It’s getting increasingly hard to remember a time when superheroes weren’t dominating the box office as well as the airwaves. Not only have many of our comic book dreams been realized in ways never thought possible, but the concept of a shared universe have unlocked infinite possibilities that standalone ventures would never be able to accomplish.
One man we owe a big “thank you” to is executive producer Greg Berlanti, who made The CW’s “Arrowverse” a reality. The most recent addition to it is that of Supergirl, which originally aired on CBS. Thanks to its recent move, the Girl of Steel will now be able to interact with a pantheon of characters residing beyond the boundaries of National City.
In a recent discussion with IndieWire, Berlanti spoke of the move Supergirl had to make, both in network and location:
“I just saw the director’s cut of the first episode, and I’m in as much love with the show as ever. It’s been challenging to figure out all the moving parts, moving the show across cities and across networks. But the reality is, I think the show is as strong as ever and it feels really seamless. People will not be able to tell that it’s not L.A. It feels like National City still. There are some new enhancements to the set that we were going to do anyway. Obviously some new characters are coming to the show that we would have brought in anyway to the second season. And so I’m really pleased. CBS in their own wisdom recognized it, there’s no part of the show that’s fighting itself anymore. It has a youthfulness and appeal because of the age of the leading lady, and it gets to embrace that a touch more.”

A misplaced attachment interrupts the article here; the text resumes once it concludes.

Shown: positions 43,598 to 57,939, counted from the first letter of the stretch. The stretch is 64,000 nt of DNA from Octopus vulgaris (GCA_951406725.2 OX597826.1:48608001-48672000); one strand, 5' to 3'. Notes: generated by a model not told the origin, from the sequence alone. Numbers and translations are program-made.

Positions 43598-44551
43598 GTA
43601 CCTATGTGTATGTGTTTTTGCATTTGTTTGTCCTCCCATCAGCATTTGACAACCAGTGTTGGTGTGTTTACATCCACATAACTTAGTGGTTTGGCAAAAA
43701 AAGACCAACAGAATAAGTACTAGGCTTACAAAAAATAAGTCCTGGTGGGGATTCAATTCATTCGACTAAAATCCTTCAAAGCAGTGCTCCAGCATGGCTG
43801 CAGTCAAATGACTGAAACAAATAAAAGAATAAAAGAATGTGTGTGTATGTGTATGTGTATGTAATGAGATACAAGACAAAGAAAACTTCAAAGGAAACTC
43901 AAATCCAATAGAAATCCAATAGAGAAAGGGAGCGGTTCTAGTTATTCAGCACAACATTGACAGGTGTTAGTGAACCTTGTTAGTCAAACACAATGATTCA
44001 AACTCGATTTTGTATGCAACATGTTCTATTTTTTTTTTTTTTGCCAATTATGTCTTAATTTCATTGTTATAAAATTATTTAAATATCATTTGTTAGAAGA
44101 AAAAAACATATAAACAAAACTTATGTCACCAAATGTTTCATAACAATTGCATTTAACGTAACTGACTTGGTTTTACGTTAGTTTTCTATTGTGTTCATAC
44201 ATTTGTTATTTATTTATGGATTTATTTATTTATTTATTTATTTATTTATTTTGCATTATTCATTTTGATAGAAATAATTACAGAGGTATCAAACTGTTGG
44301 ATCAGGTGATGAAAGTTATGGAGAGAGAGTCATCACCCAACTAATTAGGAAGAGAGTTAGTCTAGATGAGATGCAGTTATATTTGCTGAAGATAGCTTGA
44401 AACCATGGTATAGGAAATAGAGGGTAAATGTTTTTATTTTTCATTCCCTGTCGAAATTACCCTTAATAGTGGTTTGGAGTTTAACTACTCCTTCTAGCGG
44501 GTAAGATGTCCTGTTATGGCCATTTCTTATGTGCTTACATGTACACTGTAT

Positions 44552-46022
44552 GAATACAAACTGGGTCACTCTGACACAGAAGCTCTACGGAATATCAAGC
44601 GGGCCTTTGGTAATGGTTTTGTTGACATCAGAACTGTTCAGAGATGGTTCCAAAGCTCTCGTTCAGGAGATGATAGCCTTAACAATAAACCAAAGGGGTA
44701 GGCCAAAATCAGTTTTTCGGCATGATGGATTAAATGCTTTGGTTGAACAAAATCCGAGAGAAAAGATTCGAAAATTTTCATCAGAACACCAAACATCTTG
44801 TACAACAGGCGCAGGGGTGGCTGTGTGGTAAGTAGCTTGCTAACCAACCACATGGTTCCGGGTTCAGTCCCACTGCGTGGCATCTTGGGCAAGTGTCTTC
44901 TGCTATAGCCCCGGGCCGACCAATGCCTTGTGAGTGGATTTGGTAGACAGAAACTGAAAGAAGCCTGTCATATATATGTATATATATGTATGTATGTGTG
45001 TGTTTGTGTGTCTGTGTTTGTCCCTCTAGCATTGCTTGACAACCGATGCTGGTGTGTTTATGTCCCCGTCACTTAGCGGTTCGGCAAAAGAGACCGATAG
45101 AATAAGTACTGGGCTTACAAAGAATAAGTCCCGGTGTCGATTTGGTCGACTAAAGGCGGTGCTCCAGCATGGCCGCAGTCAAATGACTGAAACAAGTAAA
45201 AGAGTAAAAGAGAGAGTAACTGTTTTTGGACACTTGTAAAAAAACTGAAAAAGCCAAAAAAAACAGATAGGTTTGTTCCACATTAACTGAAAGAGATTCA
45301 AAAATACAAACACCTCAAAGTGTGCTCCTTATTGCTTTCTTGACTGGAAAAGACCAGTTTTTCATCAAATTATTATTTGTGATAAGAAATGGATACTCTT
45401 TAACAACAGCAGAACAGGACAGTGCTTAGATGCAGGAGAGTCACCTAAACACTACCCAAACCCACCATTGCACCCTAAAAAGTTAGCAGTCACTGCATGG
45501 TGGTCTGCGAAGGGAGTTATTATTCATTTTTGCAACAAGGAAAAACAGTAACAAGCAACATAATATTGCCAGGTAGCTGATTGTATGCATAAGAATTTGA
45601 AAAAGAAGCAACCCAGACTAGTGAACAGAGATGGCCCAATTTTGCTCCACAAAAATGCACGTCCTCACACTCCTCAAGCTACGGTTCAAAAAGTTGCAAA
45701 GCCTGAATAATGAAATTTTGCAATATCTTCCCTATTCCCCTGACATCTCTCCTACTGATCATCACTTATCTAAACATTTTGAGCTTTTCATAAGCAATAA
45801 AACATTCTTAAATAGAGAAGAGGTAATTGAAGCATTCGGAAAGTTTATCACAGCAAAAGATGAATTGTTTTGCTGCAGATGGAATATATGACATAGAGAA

Furthermore, he spoke of its involvement in the unprecedented crossover with The Flash, Arrow and DC’s Legends of Tomorrow:
“You really are trying to run a single production across three different productions. But they’re run as three separate entities. We have to figure out when we’re borrowing one actor from where. We’re telling one cohesive story; “Supergirl” will participate, but the storyline doesn’t actively begin there. There are some characters who show up in her episode, but the story begins with “The Flash” episode and goes to “Arrow” and “Legends of Tomorrow.” We’re just getting into designing the bad guy for it, and we start now but it doesn’t air until the end of November. We will put a lot of time between now and then figuring out visual effects sequences. Just today I was holding the three scripts back-to-back – that’s 180 pages of material. It’s a three-hour story, almost a miniseries.”
Judging from that statement, it sounds like Supergirl may act as more of a prologue before things officially get underway on The Flash. I just hope the character herself gets to play a sizable role in whatever adventure ensues, otherwise some fans may feel cheated given that this has been billed as a four-show crossover for months.
Supergirl returns for its second season on Monday, October 10 on The CW.